Noble      My favorite collie Noble is always downstairs when we take our meals, and was so good, Brown making him lie on a chair or couch, and he never attempted to come down without permission, and even held a piece of cake in his mouth without eating it, till told he might. He is the most “biddable” dog I ever saw, and so affectionate and kind; if he thinks you are not pleased with him, he puts out his paws, and begs in such an affectionate way. Queen Victoria’s Journal of a Life in the Highlands – Sunday, September 14, 1873, page 268

Roy   Roy was  also a constant companion  to Queen Victoria.

Queen Victoria  frequently donated money to animal charities.  The issue of cruelty to animals was one to which the queen always responded with a great outpouring of emotion.  At her various jubilees prisoners were released all over the empire provided that she personally signed their remission. There was only one category she refused: those convicted of cruelty to animals. ( Source:  The Spectator,  Apr 15, 2000 by Johnson, Paul)  It was the averred, “one of the worst signs of wickedness in human nature”(Fulford 1976, 185) . ( Source:  Queen Victoria: A Biographical Companion By Helen Rappaport.)

Queen Victoria’s empathy for animals was demonstrated when she had once  asked for the life of an ox to be spared at the Cattle Show “because it had licked the hand of Prince Albert. ( Source: Queen Victoria: A Personal History by Christopher Hibbert p. 355)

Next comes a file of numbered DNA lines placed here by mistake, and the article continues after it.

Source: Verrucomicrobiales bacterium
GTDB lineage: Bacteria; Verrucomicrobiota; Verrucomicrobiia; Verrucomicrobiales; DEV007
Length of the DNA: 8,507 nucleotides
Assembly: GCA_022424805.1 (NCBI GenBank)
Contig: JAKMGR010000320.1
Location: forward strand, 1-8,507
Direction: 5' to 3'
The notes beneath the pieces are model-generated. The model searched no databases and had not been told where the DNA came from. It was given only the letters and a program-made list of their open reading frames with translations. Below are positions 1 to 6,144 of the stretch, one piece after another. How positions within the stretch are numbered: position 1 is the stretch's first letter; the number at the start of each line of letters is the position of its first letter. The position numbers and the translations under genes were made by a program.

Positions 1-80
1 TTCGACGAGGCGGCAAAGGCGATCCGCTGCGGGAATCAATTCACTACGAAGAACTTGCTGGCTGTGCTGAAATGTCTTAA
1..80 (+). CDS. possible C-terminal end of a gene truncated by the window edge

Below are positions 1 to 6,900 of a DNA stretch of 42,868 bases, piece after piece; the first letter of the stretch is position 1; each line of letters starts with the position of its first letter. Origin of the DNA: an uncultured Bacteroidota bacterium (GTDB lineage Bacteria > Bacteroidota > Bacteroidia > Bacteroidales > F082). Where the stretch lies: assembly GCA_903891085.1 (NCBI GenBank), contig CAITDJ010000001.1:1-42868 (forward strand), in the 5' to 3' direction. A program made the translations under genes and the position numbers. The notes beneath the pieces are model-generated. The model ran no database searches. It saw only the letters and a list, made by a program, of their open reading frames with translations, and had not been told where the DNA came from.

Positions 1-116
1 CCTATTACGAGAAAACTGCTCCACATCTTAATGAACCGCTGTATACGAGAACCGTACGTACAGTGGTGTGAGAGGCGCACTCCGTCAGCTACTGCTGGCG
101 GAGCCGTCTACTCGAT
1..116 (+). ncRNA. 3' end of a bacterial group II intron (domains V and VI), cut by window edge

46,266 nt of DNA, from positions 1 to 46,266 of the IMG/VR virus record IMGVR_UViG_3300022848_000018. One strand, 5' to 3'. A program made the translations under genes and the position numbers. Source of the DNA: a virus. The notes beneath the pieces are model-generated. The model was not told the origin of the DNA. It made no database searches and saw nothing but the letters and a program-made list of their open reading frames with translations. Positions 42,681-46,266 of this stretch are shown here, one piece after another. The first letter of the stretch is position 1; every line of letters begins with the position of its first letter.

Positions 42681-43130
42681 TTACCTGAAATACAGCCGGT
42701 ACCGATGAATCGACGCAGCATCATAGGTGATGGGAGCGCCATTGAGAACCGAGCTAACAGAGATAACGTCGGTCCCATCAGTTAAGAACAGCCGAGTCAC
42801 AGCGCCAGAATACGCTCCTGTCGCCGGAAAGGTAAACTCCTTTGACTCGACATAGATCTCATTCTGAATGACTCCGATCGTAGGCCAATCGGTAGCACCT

The Society for the Prevention of Cruelty to Animals (SPCA) was founded  in 1824, it adopted its current name The Royal Society for the Prevention of Cruelty to Animals (RSPCA) after being granted royal status by Queen Victoria in 1840.

Helen Rapport writes in her book Queen Victoria: A Biographical Companion on page 38: During the ministries of Disraeli and Gladstone Queen Victoria began lobbying her ministers to bring in legislation to control the growing practice of vivisection in medical schools- a practice that horrified her.  She subjected Disraeli and many other ministers on the suffering of dogs.  She corresponded with the home secretary Sir William Harcourt, himself a leading antivivisectionist, referring to a recent court case involving a vivisector, she insisted: “This must be stopped -It is a disgrace to a civilized country” Source: (Gardiner 1923, 403).